The Detour – the impact of IVF and the importance of shared narrative

I’ve had an amazing couple of weeks of connections. Like, truly amazing. And I’m learning some interesting things and having to grapple with learning from some interesting things.

Yesterday, I was meeting with someone at the Square. I’m not often in Campbelltown anymore – too many people in those public places. But, as I walked from the car into the centre, I heard my name called.

I turned around and two beautiful people I’ve known for, gosh, twenty years or thereabouts, were walking with their young children. We stopped and chatted and they said they were going to Big W – in the opposite direction to where we were heading. I was surprised. Trace laughed and said, We saw you and we took a detour.

I was humbled. I have not been an easy person to know throughout the years for any of the long-standing friends I have; I disappear frequently and for long periods of time at times. I become very immersed in wherever my life currently is. These two fit into this category.

My IVF journey made seeing friends with little children and babies even harder, so I didn’t, I couldn’t. It’s easier watching their children grow, the children from that period, in pictures on Facebook. Nowadays though, it’s nice seeing those pictures come to life. Man, this isn’t going where I thought it was.

The day before yesterday, Wednesday, I established a soul connection friendship. We shared our stories. Many similarities, many differences. We navigated the terrain of difference together and learned how to communicate effectively and authentically with on another. I left her home, almost six hours later, knowing I had reconnected with another member of my soul tribe.

Part of our sharing of stories involved me talking about my IVF journey. I don’t really ever talk about the whole process for me – there doesn’t seem to be much need and I blogged most of it here. It was nice talking about it though.

It was a difficult journey. It was hell emotional. It was my detour I think. I had to go through that to get here – empowered, whole, authentic.

I wouldn’t wish the uncertainty, the drugs and their ensuing impact, the alone-ness of the journey, on anyone. However, I am stronger for it.

The person I met yesterday, to talk about reiki and attunements, has walked a similar IVF path to me. Funnily (or not – the universe is a little bit of a prankster), we went to the same primary and high schools, and her brother was in my classes most of our schooling life. We have crossed paths (or possibly in the corridors and playgrounds at school) without realising the significance that would later emerge. It’s a very small world.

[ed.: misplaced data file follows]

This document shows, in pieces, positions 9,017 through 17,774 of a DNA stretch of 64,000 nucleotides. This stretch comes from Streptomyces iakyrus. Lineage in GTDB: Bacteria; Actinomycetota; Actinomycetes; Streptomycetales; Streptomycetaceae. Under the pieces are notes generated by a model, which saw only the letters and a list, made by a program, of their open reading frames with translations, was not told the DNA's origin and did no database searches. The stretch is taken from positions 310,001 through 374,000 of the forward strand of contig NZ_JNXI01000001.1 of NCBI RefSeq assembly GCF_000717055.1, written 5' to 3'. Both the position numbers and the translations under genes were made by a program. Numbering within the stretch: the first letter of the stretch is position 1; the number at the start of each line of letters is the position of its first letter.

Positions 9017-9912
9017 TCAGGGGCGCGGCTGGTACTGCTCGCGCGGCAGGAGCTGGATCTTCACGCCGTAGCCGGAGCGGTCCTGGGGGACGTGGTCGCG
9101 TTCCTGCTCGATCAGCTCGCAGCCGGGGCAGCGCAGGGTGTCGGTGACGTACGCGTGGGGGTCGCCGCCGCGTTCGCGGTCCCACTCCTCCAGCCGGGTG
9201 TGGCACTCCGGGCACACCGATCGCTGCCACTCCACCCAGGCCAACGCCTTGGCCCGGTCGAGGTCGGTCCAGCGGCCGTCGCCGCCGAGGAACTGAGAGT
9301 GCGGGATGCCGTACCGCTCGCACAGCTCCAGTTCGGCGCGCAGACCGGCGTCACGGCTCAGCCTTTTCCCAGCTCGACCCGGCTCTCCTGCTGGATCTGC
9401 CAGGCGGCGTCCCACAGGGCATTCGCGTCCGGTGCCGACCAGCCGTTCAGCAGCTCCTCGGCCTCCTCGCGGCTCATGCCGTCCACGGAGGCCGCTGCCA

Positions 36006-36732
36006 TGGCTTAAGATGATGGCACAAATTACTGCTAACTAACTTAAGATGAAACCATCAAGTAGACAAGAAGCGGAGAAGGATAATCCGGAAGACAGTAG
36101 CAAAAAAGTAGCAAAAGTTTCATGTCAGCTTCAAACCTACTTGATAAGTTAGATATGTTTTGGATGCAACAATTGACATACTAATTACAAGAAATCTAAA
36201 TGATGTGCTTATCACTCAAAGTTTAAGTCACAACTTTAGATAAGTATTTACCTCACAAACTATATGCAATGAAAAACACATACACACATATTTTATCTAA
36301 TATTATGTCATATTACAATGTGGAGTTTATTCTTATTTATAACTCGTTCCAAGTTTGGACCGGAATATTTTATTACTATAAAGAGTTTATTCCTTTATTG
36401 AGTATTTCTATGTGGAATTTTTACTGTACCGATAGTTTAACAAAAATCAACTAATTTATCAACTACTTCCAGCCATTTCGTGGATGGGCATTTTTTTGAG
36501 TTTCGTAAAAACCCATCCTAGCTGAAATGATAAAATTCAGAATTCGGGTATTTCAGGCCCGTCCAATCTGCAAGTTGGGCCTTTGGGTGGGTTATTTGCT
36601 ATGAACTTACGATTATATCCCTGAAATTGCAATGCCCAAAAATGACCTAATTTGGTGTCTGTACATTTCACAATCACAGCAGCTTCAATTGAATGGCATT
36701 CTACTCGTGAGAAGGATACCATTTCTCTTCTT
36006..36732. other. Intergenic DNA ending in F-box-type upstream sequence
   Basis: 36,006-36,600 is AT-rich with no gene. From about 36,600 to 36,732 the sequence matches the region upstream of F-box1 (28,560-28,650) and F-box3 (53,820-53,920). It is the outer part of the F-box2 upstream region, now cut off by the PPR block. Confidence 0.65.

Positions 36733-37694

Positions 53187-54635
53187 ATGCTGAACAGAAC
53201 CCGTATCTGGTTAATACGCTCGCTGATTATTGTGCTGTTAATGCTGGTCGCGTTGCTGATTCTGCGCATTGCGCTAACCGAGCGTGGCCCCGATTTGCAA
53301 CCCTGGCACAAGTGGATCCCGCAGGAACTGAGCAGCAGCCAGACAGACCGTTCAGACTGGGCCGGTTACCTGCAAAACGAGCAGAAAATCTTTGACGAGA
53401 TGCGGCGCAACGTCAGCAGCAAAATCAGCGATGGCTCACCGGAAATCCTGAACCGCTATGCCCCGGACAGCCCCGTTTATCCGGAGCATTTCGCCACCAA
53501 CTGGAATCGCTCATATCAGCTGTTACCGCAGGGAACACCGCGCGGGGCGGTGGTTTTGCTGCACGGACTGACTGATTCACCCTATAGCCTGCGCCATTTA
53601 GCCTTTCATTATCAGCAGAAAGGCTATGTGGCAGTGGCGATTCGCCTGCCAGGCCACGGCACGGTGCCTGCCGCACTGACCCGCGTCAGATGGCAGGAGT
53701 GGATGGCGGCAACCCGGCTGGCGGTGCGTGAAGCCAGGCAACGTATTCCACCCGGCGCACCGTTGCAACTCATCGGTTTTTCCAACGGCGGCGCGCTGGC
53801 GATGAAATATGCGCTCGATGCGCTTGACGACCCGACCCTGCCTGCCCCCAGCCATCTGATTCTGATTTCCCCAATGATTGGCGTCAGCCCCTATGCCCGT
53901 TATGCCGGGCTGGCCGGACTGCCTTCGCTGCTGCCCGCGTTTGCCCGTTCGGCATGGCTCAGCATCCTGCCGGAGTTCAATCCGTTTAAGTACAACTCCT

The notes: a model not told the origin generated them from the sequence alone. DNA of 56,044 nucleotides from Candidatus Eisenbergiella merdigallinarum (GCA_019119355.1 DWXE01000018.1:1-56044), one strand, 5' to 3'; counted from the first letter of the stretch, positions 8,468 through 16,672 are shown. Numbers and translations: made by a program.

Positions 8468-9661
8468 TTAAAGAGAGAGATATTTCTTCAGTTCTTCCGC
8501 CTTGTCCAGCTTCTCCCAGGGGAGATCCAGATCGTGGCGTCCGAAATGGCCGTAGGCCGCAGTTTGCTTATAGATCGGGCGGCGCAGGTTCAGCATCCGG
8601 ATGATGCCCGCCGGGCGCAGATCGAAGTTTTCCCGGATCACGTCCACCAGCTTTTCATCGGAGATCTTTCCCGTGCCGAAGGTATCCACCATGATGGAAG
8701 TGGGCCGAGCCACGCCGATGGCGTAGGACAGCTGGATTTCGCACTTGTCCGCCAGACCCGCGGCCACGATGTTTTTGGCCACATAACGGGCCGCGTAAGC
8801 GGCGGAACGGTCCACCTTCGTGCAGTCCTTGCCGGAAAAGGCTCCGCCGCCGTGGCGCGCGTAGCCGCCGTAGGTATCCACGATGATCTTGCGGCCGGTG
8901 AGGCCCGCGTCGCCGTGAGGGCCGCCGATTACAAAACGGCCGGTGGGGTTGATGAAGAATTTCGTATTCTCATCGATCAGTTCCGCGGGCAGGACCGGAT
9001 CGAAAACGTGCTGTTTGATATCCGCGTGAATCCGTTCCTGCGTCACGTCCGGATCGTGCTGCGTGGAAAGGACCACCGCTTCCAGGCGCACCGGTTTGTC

I caught up with a small group of girls I adore, girls I met through teaching at Reddall. Again, lots of laughs and honesty, and genuine conversation. Shared experiences. Again, some talk of fertility and struggles that come. In that group of four, two of us have miscarried and two of us have struggled to fall pregnant.

These conversations show how important having people in your life to share your experiences with are. Our shared narratives enable healing. Not just in one, but in all.

I love women’s conversations. They enrich me. They connect us.

My closest female relationships today all felt the pressure of my IVF journey in some way or another. Those women, my sisters, share an unbreakable bond with me now though. I know that in my heart. They couldn’t get rid of me if they tried. I will always pop up in their lives. The path we walked and navigated during very dark times for me has strengthened all of those relationships in the long term. They are oak trees.

I think this is our strength. As women, when we are authentic and vulnerable, we see our similarities rather than our differences. Our shared narratives empower and enable deep conversation which yields deep healing.

I have another recently connected soul friend. We were friends in the heart before we met face to face. The reason I connected with her is because she has created a network of women to support one another in business, but mostly in life. She reaches out to women, prompting them to share with one another to push themselves further. I believe she comes from a pure heart and pure purpose. And I respect and love her for that. She wants women to find themselves and creates opportunities for just that.

I am surrounded by exceptionally strong and powerful women, and we share more similarities than differences. I am extremely grateful for my life and for the people in it. I am blessed by meeting more and more sisters and being able to share and learn from each other’s narratives.

Ultimately, we all want the same things: love, support and happiness. Together, we achieve them.

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